Ink that finger!

After a long hiatus featuring fieldwork across India in the blistering heat, my first ever visit to New York (!) and the wedding of one of my dearest friends, I am finally back in the Oxbox and ready to get back to my expat life. Or whatever remains of it 😛

For the entire time that I was away, I was running from one thing to another, which left me with little time to think. And while going back to India was obviously fun, it was my trip to the US that really gave me some fodder, despite the busy schedule.

However, in the interests of relevance, I decided to write this month about something that I have actually been meaning to write about for a while. It’s a happy coincidence that it will come into sharp focus in about a week’s time. And if that and the title weren’t dead giveaways, let me spell it out for you – it’s the UK General Elections coming up on 8th June! Well that’s not exactly what this is about. It’s really more about voting and being involved in the political life of whichever place you live in as an expat.

Many of you may not know this, but citizens of Commonwealth countries, such as myself (seeing as I am Indian), get to vote in a whole plethora of things in the UK. meme13In fact, it is mandatory to be registered to vote, otherwise you incur a hefty fine! And as it happens, with all the volatility in the UK in recent times, this resulted in giving me a vote in Brexit, in random Town Council elections and now in the General Elections as well. Having a vote means having to think. And having to think about who to vote for, really got me to think about what my vote meant for me, as a citizen of another country voting in the UK. Admittedly, this is a bit of a peculiar situation because not many countries offer voting rights to non-citizens. But as someone who has now voted more times in the UK than in my own country (thank you administrative hassles of the Indian electoral system), I have truly felt the responsibility of this vote on my shoulders.

At the same time, I have tried to ask myself multiple times why this matters to me. In the grand scheme of things, particularly as someone set to leave this country soon, do I really care about who becomes the next Prime Minister? And funnily enough, I found that I do.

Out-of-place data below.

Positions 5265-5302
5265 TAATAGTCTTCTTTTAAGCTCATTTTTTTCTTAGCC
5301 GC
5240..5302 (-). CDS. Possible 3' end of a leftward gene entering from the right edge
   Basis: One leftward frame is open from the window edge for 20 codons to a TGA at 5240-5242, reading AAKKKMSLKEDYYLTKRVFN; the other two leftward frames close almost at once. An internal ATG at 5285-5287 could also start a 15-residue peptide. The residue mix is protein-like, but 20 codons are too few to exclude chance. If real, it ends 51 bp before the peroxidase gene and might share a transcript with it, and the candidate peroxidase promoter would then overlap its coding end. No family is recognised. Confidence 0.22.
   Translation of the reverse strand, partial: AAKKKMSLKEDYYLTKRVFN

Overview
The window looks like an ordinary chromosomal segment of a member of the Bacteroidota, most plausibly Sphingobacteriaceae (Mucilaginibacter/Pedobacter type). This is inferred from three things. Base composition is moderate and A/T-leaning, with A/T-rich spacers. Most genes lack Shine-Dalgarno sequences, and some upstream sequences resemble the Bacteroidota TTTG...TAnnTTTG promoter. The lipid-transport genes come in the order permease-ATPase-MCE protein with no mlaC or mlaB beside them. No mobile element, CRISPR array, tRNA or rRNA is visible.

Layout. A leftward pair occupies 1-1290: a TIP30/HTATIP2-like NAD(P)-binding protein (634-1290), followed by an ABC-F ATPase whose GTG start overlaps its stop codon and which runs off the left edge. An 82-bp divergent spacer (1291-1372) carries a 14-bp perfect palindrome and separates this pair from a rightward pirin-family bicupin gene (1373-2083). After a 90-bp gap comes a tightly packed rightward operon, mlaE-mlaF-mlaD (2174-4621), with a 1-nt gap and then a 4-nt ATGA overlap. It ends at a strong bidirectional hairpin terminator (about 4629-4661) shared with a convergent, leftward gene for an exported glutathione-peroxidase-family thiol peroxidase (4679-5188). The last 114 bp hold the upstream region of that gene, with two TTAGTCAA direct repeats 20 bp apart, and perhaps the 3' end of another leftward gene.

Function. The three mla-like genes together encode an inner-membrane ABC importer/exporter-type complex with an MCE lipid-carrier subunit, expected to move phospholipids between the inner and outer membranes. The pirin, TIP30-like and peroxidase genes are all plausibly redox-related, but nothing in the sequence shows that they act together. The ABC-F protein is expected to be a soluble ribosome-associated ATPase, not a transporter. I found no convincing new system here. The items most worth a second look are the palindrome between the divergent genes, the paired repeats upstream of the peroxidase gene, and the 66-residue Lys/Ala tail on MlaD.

Not because I particularly care about this country or because I will be personally affected by future policies but because the outcome of this election will have much larger repercussions – on my friends and family in the UK, on other students coming into the UK and even on India-UK relations. On the flip side, I did find that voting as an expat matters less to me than voting in India ever would, in the sense that I can’t get myself to feel as invested in political discussions as I usually do. Yes, the loss of the Brexit vote did feel like a very personal loss. In all the time that I have lived in Oxford, there has not been a single day of mourning like the day after the referendum and that too, in a town that has a majority of international students. And yet, for me, it paled in comparison to the feeling of despair that dawned upon me after the conclusion of the recent Uttar Pradesh elections in India.


It’s obviously natural to get involved in the political life of whichever place you’re living in but having the right to vote as an expat has been a very different and at times, confusing, experience. It has played somewhat of a role in integrating me better into this society and also forced me to learn about the political landscape in the UK very quickly, particularly given the number of elections we have had in the last 2 years or so.  But at the same time, it has definitely felt out of place and odd at other times too.

I’m yet to decide how I feel about this, but in the meanwhile, I’ll leave you with a quote from a friend that did adequately capture my foremost feeling in this regard. Feeling frustrated with Theresa May’s snap decision for a general election and staring at the prospect of another few years in the UK, this is what she had to say – “I have now voted in the UK more times than I ever expected to. Give a foreigner time to gain some political momentum before demanding so much of one!”.

Make of that what you will 🙂



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